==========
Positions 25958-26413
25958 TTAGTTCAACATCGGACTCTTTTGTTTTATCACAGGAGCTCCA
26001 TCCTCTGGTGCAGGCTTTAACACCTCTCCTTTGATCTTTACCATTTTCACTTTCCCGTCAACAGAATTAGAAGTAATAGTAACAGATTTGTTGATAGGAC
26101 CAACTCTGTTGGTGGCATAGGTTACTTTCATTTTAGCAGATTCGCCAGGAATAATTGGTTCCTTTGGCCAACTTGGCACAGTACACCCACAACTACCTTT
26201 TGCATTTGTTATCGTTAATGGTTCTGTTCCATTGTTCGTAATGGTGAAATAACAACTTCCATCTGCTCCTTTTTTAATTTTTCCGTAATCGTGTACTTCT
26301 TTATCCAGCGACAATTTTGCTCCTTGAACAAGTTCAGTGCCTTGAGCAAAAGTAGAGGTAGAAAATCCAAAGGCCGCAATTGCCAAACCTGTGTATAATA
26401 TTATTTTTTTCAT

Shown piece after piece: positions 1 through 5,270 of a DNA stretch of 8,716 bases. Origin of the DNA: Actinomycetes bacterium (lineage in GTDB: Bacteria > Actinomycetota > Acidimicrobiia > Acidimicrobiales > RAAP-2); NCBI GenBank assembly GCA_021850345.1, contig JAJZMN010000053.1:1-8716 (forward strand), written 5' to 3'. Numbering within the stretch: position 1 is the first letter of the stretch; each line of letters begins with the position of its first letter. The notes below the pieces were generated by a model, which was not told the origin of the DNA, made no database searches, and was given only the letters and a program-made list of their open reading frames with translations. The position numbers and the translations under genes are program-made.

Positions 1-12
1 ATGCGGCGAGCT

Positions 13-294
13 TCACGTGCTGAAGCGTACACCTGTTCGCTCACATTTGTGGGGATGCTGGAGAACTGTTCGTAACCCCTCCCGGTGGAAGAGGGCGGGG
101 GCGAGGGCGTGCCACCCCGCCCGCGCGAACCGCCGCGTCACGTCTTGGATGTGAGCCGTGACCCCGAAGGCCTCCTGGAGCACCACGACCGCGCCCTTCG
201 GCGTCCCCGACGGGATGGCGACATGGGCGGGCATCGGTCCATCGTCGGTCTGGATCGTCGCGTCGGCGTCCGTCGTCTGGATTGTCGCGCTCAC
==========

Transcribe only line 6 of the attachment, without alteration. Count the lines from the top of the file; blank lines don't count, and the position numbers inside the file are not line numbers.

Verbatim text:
26301 TTATCCAGCGACAATTTTGCTCCTTGAACAAGTTCAGTGCCTTGAGCAAAAGTAGAGGTAGAAAATCCAAAGGCCGCAATTGCCAAACCTGTGTATAATA